Elections happen every year in the U.S., but this year is a big one. In 2020, we will elect 435 representatives, 44 state legislators, 35 senators, 11 governors, 1 president and many other state and local public offices. Science is a key issue and plays an essential role in society. We want you to use your voice to ensure science is on the ballot in 2020 and in future elections. We have developed:
- Talking points for several key science issues for you to share with your candidates and elected officials.
- Ideas on how to engage with candidates and your local community.
- Tools to help get you to the polls.
Science is essential to understand and craft solutions for today’s urgent societal challenges. Give your candidates the science-based facts and ask them how they will ensure science helps find answers for our future.
- Economic Impacts
- Climate change has led to a growing number of extreme weather events that are even more likely to occur in the future. According to the NOAA State of Climate Report, in 2019, there were 14 weather and climate disaster events with losses exceeding $1 billion each across the United States. These events included 3 flooding events, 8 severe storm events, 2 tropical cyclone events, and 1 wildfire event.
- Security Threats
- Climate change poses a threat to our national security and military readiness. According to the Department of Defense’s 2019 Climate Change Report, 53 military installations are currently vulnerable due to recurrent flooding from sea level rise and storm surge, and 36 installations are currently vulnerable due to wildfires.
- The Department of Defense describes climate change as a “threat-multiplier”, and integrates the implications of climate change that could cause changes in food supplies, water, energy resources, and other disasters into its decision-making and operations around the globe.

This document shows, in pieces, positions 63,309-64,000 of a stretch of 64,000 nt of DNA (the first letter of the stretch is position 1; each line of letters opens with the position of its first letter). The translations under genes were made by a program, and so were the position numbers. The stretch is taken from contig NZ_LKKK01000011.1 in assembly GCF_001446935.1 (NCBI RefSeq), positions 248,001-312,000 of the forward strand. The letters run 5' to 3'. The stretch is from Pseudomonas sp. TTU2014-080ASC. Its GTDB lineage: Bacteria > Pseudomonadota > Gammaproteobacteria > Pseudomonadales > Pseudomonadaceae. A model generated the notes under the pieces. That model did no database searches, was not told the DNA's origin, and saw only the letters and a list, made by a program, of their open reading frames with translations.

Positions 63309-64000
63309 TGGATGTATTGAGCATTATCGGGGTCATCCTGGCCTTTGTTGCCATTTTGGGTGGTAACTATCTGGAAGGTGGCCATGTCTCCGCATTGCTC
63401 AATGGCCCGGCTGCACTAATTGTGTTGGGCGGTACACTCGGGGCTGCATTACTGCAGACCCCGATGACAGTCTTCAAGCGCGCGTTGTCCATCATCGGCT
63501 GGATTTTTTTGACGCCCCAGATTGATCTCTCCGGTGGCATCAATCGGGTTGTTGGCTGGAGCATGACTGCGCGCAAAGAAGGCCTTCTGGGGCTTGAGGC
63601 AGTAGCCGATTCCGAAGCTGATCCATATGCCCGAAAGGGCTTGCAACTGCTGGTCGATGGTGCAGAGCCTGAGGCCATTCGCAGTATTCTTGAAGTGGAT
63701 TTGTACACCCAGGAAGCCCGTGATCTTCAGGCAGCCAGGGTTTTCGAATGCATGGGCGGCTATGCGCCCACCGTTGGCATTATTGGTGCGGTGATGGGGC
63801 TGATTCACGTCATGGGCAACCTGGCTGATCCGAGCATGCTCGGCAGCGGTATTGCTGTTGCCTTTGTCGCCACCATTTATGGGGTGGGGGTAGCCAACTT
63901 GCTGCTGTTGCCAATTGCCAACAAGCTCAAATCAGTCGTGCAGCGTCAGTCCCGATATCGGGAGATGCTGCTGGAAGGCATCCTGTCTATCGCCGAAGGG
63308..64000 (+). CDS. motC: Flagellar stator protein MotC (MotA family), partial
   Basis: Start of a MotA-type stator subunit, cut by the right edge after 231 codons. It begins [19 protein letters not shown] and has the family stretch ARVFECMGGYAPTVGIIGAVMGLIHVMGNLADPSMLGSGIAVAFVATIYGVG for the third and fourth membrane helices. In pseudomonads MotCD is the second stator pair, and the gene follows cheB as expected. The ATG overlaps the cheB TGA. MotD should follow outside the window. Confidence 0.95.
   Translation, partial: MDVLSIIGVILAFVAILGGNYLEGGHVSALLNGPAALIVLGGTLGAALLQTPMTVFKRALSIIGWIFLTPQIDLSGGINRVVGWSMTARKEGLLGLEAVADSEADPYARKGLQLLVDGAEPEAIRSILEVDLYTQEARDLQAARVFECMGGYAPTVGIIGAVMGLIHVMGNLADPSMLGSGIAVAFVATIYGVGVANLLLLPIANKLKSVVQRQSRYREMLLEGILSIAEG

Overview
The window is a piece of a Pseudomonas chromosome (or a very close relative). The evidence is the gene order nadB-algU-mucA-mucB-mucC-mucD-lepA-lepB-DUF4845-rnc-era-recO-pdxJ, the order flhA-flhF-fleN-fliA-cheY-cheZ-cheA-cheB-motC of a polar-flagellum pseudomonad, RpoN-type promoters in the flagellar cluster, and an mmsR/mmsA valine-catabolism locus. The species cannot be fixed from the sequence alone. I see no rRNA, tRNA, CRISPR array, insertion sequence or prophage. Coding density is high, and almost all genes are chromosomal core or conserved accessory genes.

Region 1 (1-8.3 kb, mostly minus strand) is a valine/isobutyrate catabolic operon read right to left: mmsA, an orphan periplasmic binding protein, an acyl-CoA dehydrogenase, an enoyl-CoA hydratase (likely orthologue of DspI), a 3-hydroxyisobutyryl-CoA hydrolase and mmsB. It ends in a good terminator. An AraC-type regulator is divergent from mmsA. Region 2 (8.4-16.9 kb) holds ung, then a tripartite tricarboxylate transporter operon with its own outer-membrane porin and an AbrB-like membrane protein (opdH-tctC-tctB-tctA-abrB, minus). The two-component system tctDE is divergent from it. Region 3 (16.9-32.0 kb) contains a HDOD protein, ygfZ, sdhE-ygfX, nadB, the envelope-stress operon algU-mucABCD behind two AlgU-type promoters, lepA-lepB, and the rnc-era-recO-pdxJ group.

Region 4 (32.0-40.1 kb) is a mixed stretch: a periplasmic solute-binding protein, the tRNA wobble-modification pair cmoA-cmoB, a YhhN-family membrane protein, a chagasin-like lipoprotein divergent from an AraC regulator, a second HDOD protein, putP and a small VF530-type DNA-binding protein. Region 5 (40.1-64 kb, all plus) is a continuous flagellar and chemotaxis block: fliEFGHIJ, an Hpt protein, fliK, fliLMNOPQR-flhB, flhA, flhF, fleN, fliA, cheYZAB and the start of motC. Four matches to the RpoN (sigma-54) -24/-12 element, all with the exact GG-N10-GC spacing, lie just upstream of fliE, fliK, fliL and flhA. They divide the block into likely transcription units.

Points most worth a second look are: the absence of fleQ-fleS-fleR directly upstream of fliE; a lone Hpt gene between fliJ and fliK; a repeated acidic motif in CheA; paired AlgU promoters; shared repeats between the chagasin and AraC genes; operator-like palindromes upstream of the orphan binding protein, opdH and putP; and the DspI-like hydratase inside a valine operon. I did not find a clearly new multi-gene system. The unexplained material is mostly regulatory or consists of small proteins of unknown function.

- The Value of Investment in Science
- Destructive consequences of global climate change can be moderated by taking prompt actions to: use energy more efficiently; transition to energy sources and products and services that reduce or eliminate greenhouse gas emissions; implement existing and novel technologies and practices to remove and store CO2 from the atmosphere; and innovative solutions to help adapt to unavoidable changes. Effective climate policies will rely on novel and responsive science and engineering to inform and weigh response options.
Use your voice to engage with your candidates and community. Follow our monthly action plans for ideas on how to engage and get science on the ballot.
- Share your science. Most Americans cannot name a living scientist. You can change that by talking to your friends and neighbors about what you do and why it’s important to society. Look for opportunities in your community to share your science and raise awareness about the role of science in ensuring your community’s prosperity.
- Write an opinion/editorial (“op-ed”) piece or letter to the editor to demonstrate the pivotal role the Earth and space sciences will play in addressing your community/state/America’s greatest challenges.
An op-ed allows you to draw attention to an issue in your community that may not have already been covered. A letter to the editor allows you to respond to an article that you’ve just read—either supporting or countering it.
Your vote matters. In the 2018 election, only 34% of STEM students voted. Pledge to vote in the 2020 Election and get text reminders for your state and national primary. Check your registration status to ensure you’re registered to vote.
In 2020, the U.S. will elect 435 representatives, 44 state legislatures, 35 senators, 11 governors, and 1 president. The decisions our elected officials make determine the future. Shape the future by pledging to vote in 2020.